Root Canals

Root Canals

The root canal cavity comprises the nerves and blood vessels, which provide sensation and nourishment to the teeth. When the teeth decay or sustain severe damage, the dental pulp within the root canal cavity can be exposed to the microbes in the mouth, which leads to its infection. If the condition is left untreated for a considerable period, it can lead to tooth failure as well.

What are the symptoms of root canal infection?

  • The infection of the dental pulp can discolor the tooth to a severe extent
  • Extreme pain when you bite or chew food, brush the teeth, or even when you touch the tooth
  • Loosening of the tooth from the jawbone socket
  • Bleeding and discharge of pus
  • Bad breath
  • Bone deterioration

What causes root canal infection?

  • Gum disease: Gum diseases like gingivitis and periodontitis can not only decay the gum tissues but infect the underlying jawbone as well. The microbes may enter the root canal cavity through the tooth roots and infect the dental pulp.
  • Trauma: External trauma to the teeth can break, chip, or crack the teeth, thereby allowing the oral bacteria to enter the root canal cavity and infect the pulp.
  • Cavities: Cavities caused due to tooth decay can erode the enamel and allow the harmful bacteria to reach the dental pulp. Cavities are the most common cause of root canal infection.

How is the condition treated?

The dentist will conduct a thorough diagnosis of the mouth and determine the severity of the infection. If we can treat it using only medication and a restorative approach, we will consider it. But, if the condition is too severe to be treated by medication, we will opt for root canal therapy.

In this treatment procedure, the dentist will administer local anesthesia near the infected tooth to numb it and the surrounding tissues. A small hole will be made on the tooth to access the infected pulp, through which the dentist will remove it using dental files. Laser therapy may be used to neutralize the microbes in the cavity and disinfect it, after which we will use a jet of water to wash away the debris. Antibiotic medication will be placed in the cavity, and the hole will be sealed off using suitable filling material.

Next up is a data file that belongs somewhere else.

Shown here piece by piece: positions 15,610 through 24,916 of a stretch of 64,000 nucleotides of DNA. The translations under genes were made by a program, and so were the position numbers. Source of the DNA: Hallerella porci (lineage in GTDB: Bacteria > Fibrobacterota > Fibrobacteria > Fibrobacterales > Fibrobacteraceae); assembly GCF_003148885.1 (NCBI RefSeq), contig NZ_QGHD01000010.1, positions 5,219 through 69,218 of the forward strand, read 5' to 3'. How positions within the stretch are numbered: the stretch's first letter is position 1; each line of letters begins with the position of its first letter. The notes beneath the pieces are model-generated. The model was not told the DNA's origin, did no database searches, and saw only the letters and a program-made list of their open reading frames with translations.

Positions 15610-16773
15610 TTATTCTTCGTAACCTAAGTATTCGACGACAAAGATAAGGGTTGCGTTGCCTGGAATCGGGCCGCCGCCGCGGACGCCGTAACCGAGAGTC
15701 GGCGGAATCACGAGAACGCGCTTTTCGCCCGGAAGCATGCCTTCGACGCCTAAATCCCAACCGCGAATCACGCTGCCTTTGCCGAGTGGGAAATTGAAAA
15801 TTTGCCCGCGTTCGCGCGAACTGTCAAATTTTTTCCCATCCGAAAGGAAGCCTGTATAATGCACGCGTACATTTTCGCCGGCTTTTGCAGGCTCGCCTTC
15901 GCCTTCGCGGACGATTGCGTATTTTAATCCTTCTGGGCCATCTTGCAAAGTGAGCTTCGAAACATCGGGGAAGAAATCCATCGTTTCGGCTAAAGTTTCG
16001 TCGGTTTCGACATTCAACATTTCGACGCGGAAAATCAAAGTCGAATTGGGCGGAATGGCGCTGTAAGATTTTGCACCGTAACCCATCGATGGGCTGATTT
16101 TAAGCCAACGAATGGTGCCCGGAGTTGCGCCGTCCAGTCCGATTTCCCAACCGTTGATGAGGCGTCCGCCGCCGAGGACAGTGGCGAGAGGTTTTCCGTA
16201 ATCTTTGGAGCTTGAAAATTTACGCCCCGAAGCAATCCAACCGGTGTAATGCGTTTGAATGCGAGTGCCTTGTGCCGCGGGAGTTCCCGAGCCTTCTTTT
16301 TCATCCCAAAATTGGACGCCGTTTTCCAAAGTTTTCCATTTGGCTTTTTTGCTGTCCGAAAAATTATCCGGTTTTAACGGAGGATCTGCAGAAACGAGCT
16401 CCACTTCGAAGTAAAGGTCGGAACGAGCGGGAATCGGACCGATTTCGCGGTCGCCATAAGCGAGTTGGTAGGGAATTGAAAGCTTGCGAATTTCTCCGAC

Restoration

Since the tooth could gradually weaken due to the lack of nourishment, it stands a higher risk of cracking or sustaining damage. Hence, we suggest getting the tooth restored using a ceramic dental crown to keep it from breaking.

You may schedule a consultation with our team of dental experts by calling us at (317) 560-5556 or reaching us through an online query. We’re always happy to help.

Location

460 N Morton St # B, Franklin, IN 46131

Phone: (317) 560-5556

Email: [email protected]

  • MON - FRI: 9:00 am - 6:00 pm
  • SAT: By appointments only.
  • SUN: Closed
Contact Us

4625 S Emerson Ave Suite-A, Indianapolis, IN 46203

Phone: (317) 991-4725

Email: [email protected]

  • MON: 9:00 am - 6:00 pm
  • TUE: Closed
  • WED - FRI: 9:00 am - 6:00 pm
  • SAT: By appointments only.
  • SUN: Closed
Contact Us